The other episode happened last Sunday after Mom's party. There were just five balloons. My cousin Luigi got them down and managed to pop two in the process (he tried to remove the masking tape from them - we'd taped them up, lol). The third one - he left the tape on - he gave to Marguerite. Naturally, the other kids wanted balloons too. Luigi gave the fourth to Antonella's grandmother, but forgot to warn her not to remove the tape, so that one popped. The last one, Antonella and her cousin managed to play with before something happened and it popped as well. Antonella was upset, of course, and wanted another balloon. She's only three, after all. The only remaining balloon was Marguerite's and Antonella came over, looking sadly at it. Now, I was actually torn myself. I wanted my daughter to be able to keep her balloon, but I thought it was one of those opportunities for character building. Tentatively I told Marguerite that she would make Antonella really happy if she gave her balloon to the little girl. I didn't tell her to give it to Antonella because I knew she would have done just that, but only to obey me. I wasn't really sure how that would have turned out, so I didn't know how to deal when Marguerite gently handed her balloon to her friend and then burrowed her face into my chest, crying. I told her that she did a wonderful thing and assured her that she could have another balloon the next time we went to the mall. I think Marguerite was also tired at that point, so she just stayed in my lap crying quietly. When it was time to go home, Tita Maf (Antonella's mom) brought the balloon back, thanking Marguerite for letting Antonella play with the balloon. We told her that Marguerite had already given it to Antonella, but Tita Maf really wanted to give it back. I asked Marguerite if she wanted it back or if she wanted Antonella to have it and she said that she wanted Antonella to have it (and her still crying about it too). Tita Maf was adamant though (laughingly pointing out that she had a hard time convincing Antonella to let go of the thing), so in the end Marguerite did get it back.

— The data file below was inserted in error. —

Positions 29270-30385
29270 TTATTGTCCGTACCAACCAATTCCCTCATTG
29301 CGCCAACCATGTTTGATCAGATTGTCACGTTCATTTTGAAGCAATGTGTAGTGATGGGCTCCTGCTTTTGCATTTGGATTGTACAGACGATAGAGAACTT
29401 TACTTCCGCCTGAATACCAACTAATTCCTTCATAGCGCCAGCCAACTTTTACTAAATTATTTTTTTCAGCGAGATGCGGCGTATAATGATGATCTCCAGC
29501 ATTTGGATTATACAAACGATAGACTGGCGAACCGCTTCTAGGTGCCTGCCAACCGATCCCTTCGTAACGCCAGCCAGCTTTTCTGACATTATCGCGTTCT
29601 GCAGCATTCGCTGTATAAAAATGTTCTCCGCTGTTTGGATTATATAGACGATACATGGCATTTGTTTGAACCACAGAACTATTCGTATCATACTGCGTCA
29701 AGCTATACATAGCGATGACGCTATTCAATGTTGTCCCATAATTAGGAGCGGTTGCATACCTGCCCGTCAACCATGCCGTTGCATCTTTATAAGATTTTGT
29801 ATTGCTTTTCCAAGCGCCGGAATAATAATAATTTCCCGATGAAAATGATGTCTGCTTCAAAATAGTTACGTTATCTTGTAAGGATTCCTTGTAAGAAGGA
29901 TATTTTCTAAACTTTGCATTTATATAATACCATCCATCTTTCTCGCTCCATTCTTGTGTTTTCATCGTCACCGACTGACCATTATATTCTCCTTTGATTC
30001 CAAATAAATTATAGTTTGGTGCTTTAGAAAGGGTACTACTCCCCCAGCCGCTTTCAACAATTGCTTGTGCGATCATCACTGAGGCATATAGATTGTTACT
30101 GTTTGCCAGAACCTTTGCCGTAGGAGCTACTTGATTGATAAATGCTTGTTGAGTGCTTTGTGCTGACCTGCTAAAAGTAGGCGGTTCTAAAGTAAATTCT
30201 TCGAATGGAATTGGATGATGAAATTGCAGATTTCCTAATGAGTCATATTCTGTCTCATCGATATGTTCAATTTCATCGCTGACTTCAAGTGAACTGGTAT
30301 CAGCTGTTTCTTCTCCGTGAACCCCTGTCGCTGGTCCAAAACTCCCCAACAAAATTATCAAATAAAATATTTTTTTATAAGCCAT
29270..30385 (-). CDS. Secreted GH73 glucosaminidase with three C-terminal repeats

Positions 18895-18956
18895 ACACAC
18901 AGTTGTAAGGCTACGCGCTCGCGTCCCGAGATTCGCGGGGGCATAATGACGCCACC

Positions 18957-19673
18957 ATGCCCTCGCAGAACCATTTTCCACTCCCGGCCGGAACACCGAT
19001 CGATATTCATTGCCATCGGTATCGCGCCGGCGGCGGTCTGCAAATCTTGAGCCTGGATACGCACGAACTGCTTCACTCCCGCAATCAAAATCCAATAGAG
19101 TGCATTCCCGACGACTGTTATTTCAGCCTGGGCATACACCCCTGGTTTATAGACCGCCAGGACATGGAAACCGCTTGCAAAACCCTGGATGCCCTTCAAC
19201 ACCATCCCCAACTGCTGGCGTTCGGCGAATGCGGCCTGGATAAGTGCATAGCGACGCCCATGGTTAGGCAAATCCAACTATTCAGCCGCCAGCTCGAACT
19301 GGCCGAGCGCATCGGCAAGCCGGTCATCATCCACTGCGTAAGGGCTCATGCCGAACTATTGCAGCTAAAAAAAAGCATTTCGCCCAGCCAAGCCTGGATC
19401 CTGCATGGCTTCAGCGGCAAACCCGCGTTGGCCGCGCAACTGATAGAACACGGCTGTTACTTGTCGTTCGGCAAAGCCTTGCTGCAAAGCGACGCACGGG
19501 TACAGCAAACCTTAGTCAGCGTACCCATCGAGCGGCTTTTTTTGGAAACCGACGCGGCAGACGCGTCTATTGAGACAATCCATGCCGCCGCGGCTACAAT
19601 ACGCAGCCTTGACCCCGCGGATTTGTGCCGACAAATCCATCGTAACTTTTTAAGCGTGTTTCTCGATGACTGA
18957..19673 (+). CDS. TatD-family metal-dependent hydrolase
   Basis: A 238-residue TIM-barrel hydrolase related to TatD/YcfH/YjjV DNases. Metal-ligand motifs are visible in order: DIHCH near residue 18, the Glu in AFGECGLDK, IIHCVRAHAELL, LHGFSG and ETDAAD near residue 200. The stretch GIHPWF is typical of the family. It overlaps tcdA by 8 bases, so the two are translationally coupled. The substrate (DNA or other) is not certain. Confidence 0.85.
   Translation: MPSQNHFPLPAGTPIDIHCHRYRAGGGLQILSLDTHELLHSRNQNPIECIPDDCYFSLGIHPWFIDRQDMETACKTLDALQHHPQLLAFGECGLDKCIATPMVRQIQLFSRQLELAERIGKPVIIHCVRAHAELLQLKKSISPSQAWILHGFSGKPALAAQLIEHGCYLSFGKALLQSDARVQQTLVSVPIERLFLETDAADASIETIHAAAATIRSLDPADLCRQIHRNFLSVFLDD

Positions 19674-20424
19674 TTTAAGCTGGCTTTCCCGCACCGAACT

Am I bragging? I guess a little bit, which totally takes away from the awesomeness of those moments. Also, it's not all like that, of course. She has moments when I have to remind her to share her toys, when I have to roar before she pays attention to what I'm saying, when she throws a fit at what happened to the sky (nothing... the sun rose and it officially became morning)... But whatever. I have these memories to cuddle and stroke during dismal moments for the rest of my life. More to come, I hope. And I just pray ceaselessly that ... oh please, please, please, with God's grace and guidance that I get the parenting bit right...

Now, here are pictures of living epistles...

Friday, November 5, 2010

The Race That Knows Joseph

As you know, I'm a big fan of the Anne of Green Gables series and if you are too, then I consider you to be from the "race that knows Joseph". :) When I first encountered that idiom in "Anne's House of Dreams", I thought the meaning (kindred spirit) was kind of anti-climactic. I was expecting it to mean something else or something more. It was reminiscent of something from the Bible about the generation of Egyptians who no longer knew Joseph, so I thought it would have something to do with that somehow (an elaboration would probably show the connection). However, as soon as I had made my peace with the given meaning, I couldn't wait to use the phrase.  As expected, I didn't find many out there who belonged to "that race" and appreciated the idiom, lol. After all, how naturally can you include it in casual conversation? :D